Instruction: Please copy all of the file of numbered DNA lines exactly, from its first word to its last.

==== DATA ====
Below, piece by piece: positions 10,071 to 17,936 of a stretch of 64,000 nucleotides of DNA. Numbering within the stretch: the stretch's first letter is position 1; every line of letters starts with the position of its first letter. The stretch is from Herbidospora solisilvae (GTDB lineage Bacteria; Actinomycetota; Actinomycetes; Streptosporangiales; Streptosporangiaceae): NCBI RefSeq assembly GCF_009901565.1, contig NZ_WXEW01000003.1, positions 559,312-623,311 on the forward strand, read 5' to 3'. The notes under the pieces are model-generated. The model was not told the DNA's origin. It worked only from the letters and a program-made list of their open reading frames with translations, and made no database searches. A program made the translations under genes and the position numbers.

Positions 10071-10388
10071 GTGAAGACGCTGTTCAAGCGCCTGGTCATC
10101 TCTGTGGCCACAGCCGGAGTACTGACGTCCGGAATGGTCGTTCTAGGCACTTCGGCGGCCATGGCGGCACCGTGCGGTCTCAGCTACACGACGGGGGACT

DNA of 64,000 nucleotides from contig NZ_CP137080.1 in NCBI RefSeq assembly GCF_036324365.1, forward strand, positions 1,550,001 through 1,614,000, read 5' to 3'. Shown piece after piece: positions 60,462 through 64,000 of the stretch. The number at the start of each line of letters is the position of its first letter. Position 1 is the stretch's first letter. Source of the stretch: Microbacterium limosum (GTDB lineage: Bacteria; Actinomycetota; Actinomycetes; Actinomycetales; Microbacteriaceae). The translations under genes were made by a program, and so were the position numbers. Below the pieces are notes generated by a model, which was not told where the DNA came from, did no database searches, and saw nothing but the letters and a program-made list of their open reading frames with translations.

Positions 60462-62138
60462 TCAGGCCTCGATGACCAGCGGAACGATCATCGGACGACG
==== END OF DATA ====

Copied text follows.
Below, piece by piece: positions 10,071 to 17,936 of a stretch of 64,000 nucleotides of DNA. Numbering within the stretch: the stretch's first letter is position 1; every line of letters starts with the position of its first letter. The stretch is from Herbidospora solisilvae (GTDB lineage Bacteria; Actinomycetota; Actinomycetes; Streptosporangiales; Streptosporangiaceae): NCBI RefSeq assembly GCF_009901565.1, contig NZ_WXEW01000003.1, positions 559,312-623,311 on the forward strand, read 5' to 3'. The notes under the pieces are model-generated. The model was not told the DNA's origin. It worked only from the letters and a program-made list of their open reading frames with translations, and made no database searches. A program made the translations under genes and the position numbers.

Positions 10071-10388
10071 GTGAAGACGCTGTTCAAGCGCCTGGTCATC
10101 TCTGTGGCCACAGCCGGAGTACTGACGTCCGGAATGGTCGTTCTAGGCACTTCGGCGGCCATGGCGGCACCGTGCGGTCTCAGCTACACGACGGGGGACT

DNA of 64,000 nucleotides from contig NZ_CP137080.1 in NCBI RefSeq assembly GCF_036324365.1, forward strand, positions 1,550,001 through 1,614,000, read 5' to 3'. Shown piece after piece: positions 60,462 through 64,000 of the stretch. The number at the start of each line of letters is the position of its first letter. Position 1 is the stretch's first letter. Source of the stretch: Microbacterium limosum (GTDB lineage: Bacteria; Actinomycetota; Actinomycetes; Actinomycetales; Microbacteriaceae). The translations under genes were made by a program, and so were the position numbers. Below the pieces are notes generated by a model, which was not told where the DNA came from, did no database searches, and saw nothing but the letters and a program-made list of their open reading frames with translations.

Positions 60462-62138
60462 TCAGGCCTCGATGACCAGCGGAACGATCATCGGACGACG